BDD: Is there a difference between programmer and tester?

To automate, you have to code. And if you are automating an application, the logical way to think about it is developing an application to test an application. And to do that from scratch – every time – would be laborious, and unnecessary as there are many common web features. This kind of thinking has been around in software development for decades – to program with reuse in mind. But because of short term thinking especially prevalent on web projects, it is more about getting site live as quickly as we can get away with it. But that doesnt mean testers have to have same approach to developing test automation. On the contrary, it serves testing better to have design pattern approach, as testers rarely work on one project for too long, and generally have two or more projects to juggle. Also one of the biggest risks is testing with no real value, because it is duplicated or simply irrelebvant. So what could be resued? Well, any test automation of forms has potential for reuse, probably the easiest one for people to understand. A form is a set of fields and action button(s). Forms generally expect some kind of identity of form author and contact details.

Page Objects are a good way to apply design pattern approach to BDD test automation, i.e. separating services from design. As much of test automation can happen “under the hood” with headless browsers, following this practice is sensible, and will help the developers focus on coding what they actually need to, without acceptance tests being cluttered with design information. This is in no way devaluing design, but design is a mask for functional code behind it, and in the course of development it is important not to muddy design issues with coding issues.

We have moved far away from the clunky third-party monstrosities that plagued early test automation. These were the applications to test applkications, but they rarely did what we needed them to do, and quickly became full-time jobs in themselves. Painful, in hindsight. Not that the myriad of open source test tools are a picnic – you have to want to learn an enjoy it, or forget it – test automation is not for you. You could go really “down and dirty”, code testing apps yourself, but perhaps too masochictic for most! For myself, I am building my core skills in php and a selection of tools such as behat, selenium, mink, phantomjs, zombie js. Why I am always loved opensource world so much is the specific tools for specific jobs, not pretending to be the “all in one solution”. That’s ridiculous and a plain sales lie. BDD offers a more realistic route to test automation with true value to both development and client.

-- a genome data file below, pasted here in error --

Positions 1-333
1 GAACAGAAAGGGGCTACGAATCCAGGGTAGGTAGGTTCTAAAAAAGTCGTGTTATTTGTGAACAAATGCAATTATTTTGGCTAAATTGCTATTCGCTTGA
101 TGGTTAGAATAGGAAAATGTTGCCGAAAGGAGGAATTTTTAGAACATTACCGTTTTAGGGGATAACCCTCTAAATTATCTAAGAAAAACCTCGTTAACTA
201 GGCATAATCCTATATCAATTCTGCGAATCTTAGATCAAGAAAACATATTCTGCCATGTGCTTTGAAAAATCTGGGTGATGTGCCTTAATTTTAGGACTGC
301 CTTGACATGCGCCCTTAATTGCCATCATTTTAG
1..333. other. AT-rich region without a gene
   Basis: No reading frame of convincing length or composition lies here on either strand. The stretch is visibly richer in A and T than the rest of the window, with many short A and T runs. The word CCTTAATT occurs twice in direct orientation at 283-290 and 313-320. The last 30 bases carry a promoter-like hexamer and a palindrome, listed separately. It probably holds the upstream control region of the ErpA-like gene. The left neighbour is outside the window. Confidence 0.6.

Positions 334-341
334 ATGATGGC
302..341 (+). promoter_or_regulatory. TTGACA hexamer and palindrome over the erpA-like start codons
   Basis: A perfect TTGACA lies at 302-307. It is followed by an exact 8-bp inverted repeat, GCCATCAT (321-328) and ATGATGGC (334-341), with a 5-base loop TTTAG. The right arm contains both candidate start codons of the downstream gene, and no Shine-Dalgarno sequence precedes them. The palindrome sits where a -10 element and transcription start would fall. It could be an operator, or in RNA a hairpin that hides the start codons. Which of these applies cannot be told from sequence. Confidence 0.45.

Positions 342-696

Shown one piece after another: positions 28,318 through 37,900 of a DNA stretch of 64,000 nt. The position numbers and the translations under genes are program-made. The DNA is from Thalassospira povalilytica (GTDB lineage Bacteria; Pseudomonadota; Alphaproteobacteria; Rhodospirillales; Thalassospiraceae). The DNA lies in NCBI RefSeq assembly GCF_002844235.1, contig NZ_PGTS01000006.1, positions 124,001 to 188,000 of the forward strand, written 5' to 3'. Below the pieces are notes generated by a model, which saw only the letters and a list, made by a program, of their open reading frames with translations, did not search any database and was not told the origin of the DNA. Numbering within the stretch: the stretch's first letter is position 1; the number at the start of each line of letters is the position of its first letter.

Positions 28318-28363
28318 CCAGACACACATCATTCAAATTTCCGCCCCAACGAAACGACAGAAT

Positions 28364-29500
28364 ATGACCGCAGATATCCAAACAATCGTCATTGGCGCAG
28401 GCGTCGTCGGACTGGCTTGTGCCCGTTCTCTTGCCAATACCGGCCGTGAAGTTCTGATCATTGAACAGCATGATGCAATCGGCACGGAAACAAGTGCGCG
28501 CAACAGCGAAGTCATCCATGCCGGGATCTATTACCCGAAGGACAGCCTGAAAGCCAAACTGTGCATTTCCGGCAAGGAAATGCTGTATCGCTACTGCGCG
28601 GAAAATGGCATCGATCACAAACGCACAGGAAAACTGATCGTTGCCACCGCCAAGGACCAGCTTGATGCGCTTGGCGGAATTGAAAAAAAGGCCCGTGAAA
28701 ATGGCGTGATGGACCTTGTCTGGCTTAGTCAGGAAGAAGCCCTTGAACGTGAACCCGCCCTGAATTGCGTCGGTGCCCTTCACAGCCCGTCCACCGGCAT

In the future, there will be more language-driven coding possible, but for now we can create this to a degree, as many web actions are common. But it doesn’t simplify programming, it opens up possibilites – it’s important to think about newer programming methods that way, and not to make it easier. The more we move towards the next generation(s) or programming, the more development and testing will merge. At the moment, I use Behat as my BDD tool of choice, though all appear to use same specification language (Gherkin). There is a variety of test runners to choose, depending on what you want to test, and how. I will delve into this more in another post. The most important part of BDD is maintaining the trace from user stories and scenarios, through to code – it sounds simple, but everyone on the team has to observe the process for it to succeed.

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